Your /etc/dhcpd.conf should look like this:

ddns-update-style interim;
ignore client-updates;

subnet $NETWORK netmask $NETMASK {
option routers              $GATEWAY;
option subnet-mask          $NETMASK;
option domain-name-servers  $DNS;
ignore unknown-clients;
filename “linux-install/pxelinux.0″;
next-server $SERVERIP;
}

You should replace all these variables with the ones matching your own layout. In my case

NETWORK=10.0.0.0
NETMASK=255.0.0.0
GATEWAY=10.200.1.1
DNS=10.100.1.4
SERVERIP=10.100.1.8

We will include hosts later. Notice that this DHCP server will refuse to serve unknown hosts. This will prevent the “Oops” factor…

We can start our DHCPD now. It won’t do anything, and it’s a good opportunity to test our configuration:

service dhcpd start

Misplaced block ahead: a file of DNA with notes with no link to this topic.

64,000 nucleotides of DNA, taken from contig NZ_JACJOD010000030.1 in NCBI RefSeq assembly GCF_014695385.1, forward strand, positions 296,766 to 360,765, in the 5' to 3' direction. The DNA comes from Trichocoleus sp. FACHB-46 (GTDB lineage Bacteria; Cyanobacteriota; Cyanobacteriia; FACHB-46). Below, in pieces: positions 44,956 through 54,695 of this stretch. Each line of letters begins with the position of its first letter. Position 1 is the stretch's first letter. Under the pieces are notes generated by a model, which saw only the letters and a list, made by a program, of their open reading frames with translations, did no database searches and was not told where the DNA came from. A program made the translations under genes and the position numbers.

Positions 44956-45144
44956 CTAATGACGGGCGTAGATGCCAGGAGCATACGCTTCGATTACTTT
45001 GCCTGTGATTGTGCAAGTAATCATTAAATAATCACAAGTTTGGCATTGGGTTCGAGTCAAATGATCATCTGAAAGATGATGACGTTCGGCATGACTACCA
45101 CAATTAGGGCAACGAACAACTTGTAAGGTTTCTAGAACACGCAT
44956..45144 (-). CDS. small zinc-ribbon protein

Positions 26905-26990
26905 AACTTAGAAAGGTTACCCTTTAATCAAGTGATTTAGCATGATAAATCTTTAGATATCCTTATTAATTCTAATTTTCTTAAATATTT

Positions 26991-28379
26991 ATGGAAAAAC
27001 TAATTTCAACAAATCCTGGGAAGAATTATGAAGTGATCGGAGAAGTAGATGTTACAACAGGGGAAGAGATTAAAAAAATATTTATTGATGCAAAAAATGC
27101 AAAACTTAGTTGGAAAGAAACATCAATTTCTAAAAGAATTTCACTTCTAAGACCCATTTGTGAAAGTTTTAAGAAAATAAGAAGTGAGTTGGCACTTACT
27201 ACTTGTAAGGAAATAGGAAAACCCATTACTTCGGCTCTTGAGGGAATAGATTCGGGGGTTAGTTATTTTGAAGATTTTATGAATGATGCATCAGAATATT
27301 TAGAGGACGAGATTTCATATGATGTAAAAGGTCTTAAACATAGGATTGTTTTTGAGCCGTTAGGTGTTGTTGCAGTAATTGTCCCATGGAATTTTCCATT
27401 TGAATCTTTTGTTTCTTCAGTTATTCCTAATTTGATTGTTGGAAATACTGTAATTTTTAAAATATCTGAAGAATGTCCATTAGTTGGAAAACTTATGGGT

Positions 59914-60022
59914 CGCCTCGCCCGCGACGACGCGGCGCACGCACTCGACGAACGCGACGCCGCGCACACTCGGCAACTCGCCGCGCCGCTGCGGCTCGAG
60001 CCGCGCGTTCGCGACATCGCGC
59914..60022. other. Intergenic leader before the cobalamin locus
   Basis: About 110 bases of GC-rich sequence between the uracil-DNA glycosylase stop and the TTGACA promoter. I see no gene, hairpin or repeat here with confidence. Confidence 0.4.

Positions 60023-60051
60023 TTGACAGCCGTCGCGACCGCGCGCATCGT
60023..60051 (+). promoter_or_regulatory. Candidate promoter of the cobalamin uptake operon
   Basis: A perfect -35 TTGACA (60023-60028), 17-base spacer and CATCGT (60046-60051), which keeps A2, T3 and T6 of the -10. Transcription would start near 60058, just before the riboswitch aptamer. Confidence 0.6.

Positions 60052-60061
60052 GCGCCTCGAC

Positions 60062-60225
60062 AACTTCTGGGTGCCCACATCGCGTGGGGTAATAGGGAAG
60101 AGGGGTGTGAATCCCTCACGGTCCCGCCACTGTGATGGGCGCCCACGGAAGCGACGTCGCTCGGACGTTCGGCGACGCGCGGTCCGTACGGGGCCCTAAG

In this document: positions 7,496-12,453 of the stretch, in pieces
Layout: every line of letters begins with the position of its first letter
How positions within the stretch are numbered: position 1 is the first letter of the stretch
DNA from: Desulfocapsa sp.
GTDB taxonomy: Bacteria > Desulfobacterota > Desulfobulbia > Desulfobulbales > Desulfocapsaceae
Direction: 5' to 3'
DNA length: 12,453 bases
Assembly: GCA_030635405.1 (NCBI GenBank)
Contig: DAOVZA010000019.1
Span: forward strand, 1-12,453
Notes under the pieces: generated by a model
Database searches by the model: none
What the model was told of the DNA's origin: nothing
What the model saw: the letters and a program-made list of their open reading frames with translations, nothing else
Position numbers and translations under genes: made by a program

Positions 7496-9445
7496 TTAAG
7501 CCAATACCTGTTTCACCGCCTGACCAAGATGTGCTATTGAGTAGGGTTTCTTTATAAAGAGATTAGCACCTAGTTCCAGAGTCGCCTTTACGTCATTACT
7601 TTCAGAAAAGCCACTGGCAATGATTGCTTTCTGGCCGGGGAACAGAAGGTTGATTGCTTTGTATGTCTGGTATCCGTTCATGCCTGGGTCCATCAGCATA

We need to create the directory structure. I have selected /export/NFSroots as my base structure. I will follow this structure here:

mkdir -p /export/NFSroots

We will proceed with the NFS server settings later.

Imaging the GI to the server is quite simple. We will begin by creating a directory in /export/NFSroots with the name of the imaged system type. In my case:

mkdir /export/NFSroots/centos5.6

However (and this is the tricky part!), we will create a directory under this location, called ‘root’. We will image the entire contents of our GI to this root directory. This is how this mechanism works, and I have no desire of bending it. So

mkdir /export/NFSroots/centos5.6/root

Now we copy the contents of the GI to this directory. There are several methods, but in this particular case, I have chosen to use ‘rsync’ over ‘ssh’. There are other methods just as good. Just one note – on the GI, before this copy, we will need to have busybox-anaconda package. So make sure you have it: